Yoko Ono is the champion of new Beatles documentary Get Back


Yoko Ono has shown support for her portrayal in the Beatles’ new documentary Get Back, which fans say dispels claims she was responsible for breaking up the Fab Four.

The Japanese artist, who was married to John Lennon from 1969 until his murder in 1980, has long been accused of breaking up the iconic group – made up of John, Paul McCartney, George Harrison and Ringo Starr – and of having “ruined” her husband.

The new Disney + documentary covers the making of the Beatles’ 1970 album Let It Be, which carried the working title Get Back, with fans praising Yoko for his “unpretentious” nature in the film – with Yoko showing off his gratitude by retweeting a story about fan reaction.

Justified: Yoko Ono has shown support for her portrayal in the Beatles’ new documentary Get Back, which fans say dispels claims she was responsible for breaking up the Fab Four (pictured with John Lennon in 1970)

This also comes from the fact that the director of the documentary, Peter Jackson, also said that Yoko was not responsible for the separation of the group in 1969.

The Beatles: Get Back took audiences back in time to the intimate recording sessions and exuberant performances of The Beatles at a pivotal moment in musical history.

In the footage from the film, Yoko is seen quietly reading the newspaper and nibbling while the group records around her.

One fan wrote: “I feel like pop culture made Yoko’s situation more tense than it was, she’s just a little scary chatting with Linda.”

Iconic: John Lennon, Paul McCartney, George Harrison and Ringo Starr are pictured in 1966 - 3 years before the band broke up

Iconic: John Lennon, Paul McCartney, George Harrison and Ringo Starr are pictured in 1966 – 3 years before the band broke up

Another typed: “The biggest band in the world to create new songs together, Yoko reads the newspaper. Unbelievable.’

While a third wrote: “Watch ‘Get Back’ and learn how Yoko destroyed the Beatles by sitting quietly, reading the newspaper and sorting her mail.”

Director Peter Jackson also recently told 60 Minutes: “I have no problem with Yoko in the sense… I can understand from George, Paul and Ringo’s point of view, it’s a little weird.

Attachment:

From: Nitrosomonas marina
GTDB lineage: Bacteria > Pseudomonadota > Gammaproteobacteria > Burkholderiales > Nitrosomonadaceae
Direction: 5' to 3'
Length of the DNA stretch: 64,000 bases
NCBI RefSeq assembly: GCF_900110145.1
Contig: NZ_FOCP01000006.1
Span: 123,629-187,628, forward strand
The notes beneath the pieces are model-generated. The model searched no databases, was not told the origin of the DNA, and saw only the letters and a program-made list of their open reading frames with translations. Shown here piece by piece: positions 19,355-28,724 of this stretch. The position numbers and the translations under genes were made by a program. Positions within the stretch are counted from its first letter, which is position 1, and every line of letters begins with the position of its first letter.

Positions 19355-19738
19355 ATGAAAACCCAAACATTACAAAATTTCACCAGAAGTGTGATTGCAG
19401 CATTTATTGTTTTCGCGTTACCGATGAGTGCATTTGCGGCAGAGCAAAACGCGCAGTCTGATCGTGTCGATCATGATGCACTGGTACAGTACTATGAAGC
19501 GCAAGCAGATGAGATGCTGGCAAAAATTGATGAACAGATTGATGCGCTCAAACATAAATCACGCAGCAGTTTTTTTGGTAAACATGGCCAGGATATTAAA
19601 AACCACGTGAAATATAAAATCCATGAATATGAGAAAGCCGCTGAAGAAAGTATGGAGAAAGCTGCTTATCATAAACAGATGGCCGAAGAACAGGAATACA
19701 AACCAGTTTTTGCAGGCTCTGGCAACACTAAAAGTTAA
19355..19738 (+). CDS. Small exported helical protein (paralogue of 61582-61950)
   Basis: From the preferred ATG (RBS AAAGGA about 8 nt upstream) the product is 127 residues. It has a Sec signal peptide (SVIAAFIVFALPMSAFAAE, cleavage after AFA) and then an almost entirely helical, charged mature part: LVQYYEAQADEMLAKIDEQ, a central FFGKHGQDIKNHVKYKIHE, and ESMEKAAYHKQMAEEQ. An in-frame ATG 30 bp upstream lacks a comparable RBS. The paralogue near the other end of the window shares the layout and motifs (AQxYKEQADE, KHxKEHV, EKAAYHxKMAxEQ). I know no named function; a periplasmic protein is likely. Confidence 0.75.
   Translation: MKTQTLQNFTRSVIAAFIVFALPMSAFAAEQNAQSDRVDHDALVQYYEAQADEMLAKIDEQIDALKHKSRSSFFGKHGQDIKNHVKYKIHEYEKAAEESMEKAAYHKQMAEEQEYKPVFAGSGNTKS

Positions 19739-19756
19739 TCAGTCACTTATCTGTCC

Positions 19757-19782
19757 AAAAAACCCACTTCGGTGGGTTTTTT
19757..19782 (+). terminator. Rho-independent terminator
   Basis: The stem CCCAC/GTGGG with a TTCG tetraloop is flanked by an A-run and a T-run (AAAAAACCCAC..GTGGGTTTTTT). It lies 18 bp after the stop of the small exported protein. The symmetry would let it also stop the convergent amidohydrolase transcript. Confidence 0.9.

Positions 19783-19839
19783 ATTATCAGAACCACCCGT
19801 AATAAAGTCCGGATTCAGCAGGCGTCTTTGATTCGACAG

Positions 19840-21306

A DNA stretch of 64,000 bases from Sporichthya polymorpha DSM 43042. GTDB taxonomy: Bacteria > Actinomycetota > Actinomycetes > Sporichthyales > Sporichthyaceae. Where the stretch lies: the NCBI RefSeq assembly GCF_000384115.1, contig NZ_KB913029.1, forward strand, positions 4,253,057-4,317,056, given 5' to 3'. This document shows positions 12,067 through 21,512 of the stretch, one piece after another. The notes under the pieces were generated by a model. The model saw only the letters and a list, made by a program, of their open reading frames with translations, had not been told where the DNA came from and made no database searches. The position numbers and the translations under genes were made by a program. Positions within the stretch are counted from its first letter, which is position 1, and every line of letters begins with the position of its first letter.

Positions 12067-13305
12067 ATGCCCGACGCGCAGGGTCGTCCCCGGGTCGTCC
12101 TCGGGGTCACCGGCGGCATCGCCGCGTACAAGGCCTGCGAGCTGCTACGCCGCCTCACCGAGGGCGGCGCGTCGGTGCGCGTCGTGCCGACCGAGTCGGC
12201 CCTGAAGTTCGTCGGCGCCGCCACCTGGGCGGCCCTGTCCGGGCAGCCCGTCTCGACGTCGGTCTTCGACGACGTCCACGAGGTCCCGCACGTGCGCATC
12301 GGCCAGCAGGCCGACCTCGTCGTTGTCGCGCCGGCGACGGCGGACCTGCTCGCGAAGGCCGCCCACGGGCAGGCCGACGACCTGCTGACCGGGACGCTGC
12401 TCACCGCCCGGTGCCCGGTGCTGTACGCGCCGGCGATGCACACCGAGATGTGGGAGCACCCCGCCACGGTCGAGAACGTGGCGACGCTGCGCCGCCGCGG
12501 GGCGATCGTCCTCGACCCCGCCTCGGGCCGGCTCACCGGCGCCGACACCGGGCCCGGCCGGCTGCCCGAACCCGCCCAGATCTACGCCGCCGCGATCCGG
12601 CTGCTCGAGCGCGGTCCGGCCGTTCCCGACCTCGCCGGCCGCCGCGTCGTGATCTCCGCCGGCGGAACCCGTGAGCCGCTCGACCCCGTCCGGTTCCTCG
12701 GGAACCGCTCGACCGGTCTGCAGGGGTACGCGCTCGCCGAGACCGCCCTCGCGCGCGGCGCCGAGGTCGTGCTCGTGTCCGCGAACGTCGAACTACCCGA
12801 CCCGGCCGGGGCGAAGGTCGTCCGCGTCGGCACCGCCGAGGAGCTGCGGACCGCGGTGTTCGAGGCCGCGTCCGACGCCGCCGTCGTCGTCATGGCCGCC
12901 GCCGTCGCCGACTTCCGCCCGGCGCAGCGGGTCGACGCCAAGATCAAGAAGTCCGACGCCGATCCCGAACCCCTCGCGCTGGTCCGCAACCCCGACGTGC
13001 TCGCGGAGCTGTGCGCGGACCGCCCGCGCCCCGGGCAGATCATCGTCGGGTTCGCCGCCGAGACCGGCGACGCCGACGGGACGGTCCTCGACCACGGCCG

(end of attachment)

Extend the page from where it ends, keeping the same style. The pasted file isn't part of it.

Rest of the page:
“But the thing with Yoko, however, that they have to say, is that she doesn’t impose herself.” She writes letters, she reads letters, she does sewing, she does painting, sometimes side art.

“She never has an opinion on what they’re doing. She never says, ‘Oh, I think the previous take was better than this one.’ It’s a very benign presence and it doesn’t interfere at all.

Paul recently admitted that the upcoming film had “reaffirmed” him that he was not to blame for their separation.

Macca said this month, “It was so reassuring to me. Because it proves that my main memory of The Beatles was joy and skill.

“The proof is in the pictures. I embraced the dark side of the Beatles’ breakup and thought, “Oh my God, I’m to blame. I knew I wasn’t, but it’s easy when the weather is like that to start to think so.

Couple: Lennon and Ono first met at an art exhibition in London in 1966 and married in 1969, months after she divorced Anthony Cox (pictured November 1980 - a month before John's murder)

Couple: Lennon and Ono first met at an art exhibition in London in 1966 and married in 1969, months after she divorced Anthony Cox (pictured November 1980 – a month before John’s murder)

“But in the back of my mind, there was still this idea that it wasn’t like that, but I needed to see proof of it. There is a great photo Linda [his late ex-wife] took, which is my favorite, of me and John working on a song, beaming with joy. This sequence is the same. The four of us are having fun.

Hailing Lord of the Rings director Jackson’s work on the film, Paul added, “I love it, I have to say because that’s how it was. It just reminds me that – even though we were arguing. , like any family – we loved each other, you know, and it shows in the movie.

“It’s a really warm feeling, and it’s amazing to be backstage with these people, to make this music that turned out to be good.”

In 2018, Paul also ended the rumor that Yoko was to blame for breaking up the Beatles once and for all.

Sir Paul told Howard Stern that he and the other Beatles members found Ono “intrusive”, but that they “respected” her relationship with Lennon.